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Dogs might come with a list of requirements, and there are also plenty when it comes to cats. Kate Benjamin, co-author with Jackson Galaxy of Catification: Designing a Happy and Stylish Home for Your Cat (and You)and founder of Hauspanther, has a number of suggestions.
First, consider a catio. "Look for a house or condo that has a porch or patio, ideally that's connected to the house so the cats will have easy access through a door or window," Benjamin suggests. Think about how you could safely enclose it (keeping your kitties in and other critters out) or add climbing shelves to make it a perfect room for your cats.
Windows are important, too, Benjamin says. "Look for a home with nice, deep windowsills for kitty to perch on. If the windowsills are narrow, think about how you might be able to hang a shelf... or even strategically place a table or bookshelf under a window to create a surface at just the right height."
The types of walls in your potential abode can be a factor if you plan to hang cat shelves. "It’s important to make sure that any shelf that a cat will be climbing and jumping on is securely fastened to the wall, either in the studs or with heavy-duty wall anchors," Benjamin says. "Plaster walls, as are found in some older houses, aren’t the best choice because they can crumble when you try to hang things. Block walls are also a challenge and will require special fasteners."
With both cats and dogs, you might also want to look for a home that's not on a highly traveled road or busy intersection, just in case your pet gets loose. "I cannot tell you how many times I've heard, 'But he never did that before,' and then a nasty accident occurs," Sutter says, referring to pets who have bolted after moving into a new home. Whether you have an energetic young pup or a confused, blind cat, the farther your front door is from traffic, the safer your pet could be.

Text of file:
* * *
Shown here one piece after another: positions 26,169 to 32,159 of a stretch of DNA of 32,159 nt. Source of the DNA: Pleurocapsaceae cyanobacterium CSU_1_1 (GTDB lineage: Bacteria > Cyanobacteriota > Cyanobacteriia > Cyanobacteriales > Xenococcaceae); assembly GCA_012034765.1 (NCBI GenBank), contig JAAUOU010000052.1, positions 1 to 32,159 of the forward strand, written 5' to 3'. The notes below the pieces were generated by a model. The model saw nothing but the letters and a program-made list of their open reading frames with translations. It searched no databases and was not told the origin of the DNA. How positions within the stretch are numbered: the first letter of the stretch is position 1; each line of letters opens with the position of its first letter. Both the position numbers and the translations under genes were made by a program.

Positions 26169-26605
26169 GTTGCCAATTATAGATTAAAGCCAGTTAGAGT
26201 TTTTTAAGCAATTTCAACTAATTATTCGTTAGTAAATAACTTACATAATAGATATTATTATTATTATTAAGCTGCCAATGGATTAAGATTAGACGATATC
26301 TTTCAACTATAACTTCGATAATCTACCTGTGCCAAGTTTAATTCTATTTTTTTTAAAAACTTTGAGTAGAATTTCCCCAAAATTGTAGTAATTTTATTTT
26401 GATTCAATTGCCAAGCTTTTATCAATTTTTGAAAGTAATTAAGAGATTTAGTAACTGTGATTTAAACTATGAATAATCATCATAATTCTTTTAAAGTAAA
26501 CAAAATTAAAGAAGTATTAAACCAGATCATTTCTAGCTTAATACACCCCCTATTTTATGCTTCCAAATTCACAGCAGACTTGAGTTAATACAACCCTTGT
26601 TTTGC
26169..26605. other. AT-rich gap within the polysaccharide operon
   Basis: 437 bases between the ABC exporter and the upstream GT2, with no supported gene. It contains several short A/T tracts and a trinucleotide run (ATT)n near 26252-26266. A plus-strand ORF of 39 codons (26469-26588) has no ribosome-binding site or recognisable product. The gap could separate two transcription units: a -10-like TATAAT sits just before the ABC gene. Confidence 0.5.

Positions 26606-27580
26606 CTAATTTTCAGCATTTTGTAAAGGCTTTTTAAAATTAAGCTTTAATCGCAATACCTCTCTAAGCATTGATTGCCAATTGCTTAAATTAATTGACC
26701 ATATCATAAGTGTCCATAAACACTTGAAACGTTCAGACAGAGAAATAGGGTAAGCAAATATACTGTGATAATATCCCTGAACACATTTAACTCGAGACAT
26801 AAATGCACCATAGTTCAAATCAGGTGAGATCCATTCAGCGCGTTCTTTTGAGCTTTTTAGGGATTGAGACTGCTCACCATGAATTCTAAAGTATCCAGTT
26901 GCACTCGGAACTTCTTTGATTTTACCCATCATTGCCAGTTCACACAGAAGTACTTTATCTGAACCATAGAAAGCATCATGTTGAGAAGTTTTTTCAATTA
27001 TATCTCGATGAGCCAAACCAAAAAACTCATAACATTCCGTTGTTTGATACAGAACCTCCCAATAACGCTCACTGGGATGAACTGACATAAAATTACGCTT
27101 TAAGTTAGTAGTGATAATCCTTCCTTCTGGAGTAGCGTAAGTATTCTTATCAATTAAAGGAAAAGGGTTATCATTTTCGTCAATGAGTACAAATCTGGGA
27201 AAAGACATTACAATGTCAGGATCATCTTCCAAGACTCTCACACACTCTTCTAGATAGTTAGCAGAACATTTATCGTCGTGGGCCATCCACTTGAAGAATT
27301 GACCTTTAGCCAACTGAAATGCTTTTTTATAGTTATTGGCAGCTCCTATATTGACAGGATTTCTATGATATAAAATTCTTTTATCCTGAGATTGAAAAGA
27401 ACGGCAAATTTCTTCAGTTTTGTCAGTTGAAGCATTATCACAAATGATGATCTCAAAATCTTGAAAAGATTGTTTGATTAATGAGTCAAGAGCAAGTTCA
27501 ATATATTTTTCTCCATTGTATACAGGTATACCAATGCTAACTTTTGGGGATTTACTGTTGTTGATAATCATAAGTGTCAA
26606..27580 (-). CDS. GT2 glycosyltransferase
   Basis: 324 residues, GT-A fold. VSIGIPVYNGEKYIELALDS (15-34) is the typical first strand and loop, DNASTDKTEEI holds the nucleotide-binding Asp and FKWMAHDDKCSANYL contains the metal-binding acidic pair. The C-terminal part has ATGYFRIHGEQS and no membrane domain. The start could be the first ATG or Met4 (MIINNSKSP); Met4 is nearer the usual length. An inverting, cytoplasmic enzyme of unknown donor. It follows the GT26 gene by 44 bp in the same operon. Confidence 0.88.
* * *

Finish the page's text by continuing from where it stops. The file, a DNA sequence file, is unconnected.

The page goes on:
And location can also be important in terms of how close your home is to your place of work, Downing says. If you need to come home to let your dog out or feed your cat, it might not be practical to live on the opposite side of town, even if everything else about a home seems perfect.
If the bones of the house are good and you love the neighborhood, don't be discouraged by things like carpet on the floor or windows that seem too high for your kitty to enjoy. Flooring can be replaced, and, in fact, there are some high-quality, durable, laminate floors that give the look of a hardwood floor at a fraction of the price. And catwalks are all the rage, so you can always create a cat-friendly highway above your head to give your cat a bird's-eye view. Benjamin suggests looking at open floor plans with existing surfaces like ledges and tops of kitchen cabinets if creating such a superhighway ranks high on your list.
Roomy laundry rooms or mudrooms can provide ample space for cleaning off muddy pups or storing a litterbox, and backyards can be fenced (assuming there are no restrictions with the homeowners association). Look at empty corners as potential spots for stylish storage, keeping all your pets' belongings accessible and your home free of clutter.
And don't forget: The items that will really make your new house feel like home have four feet and will be moving in with you.
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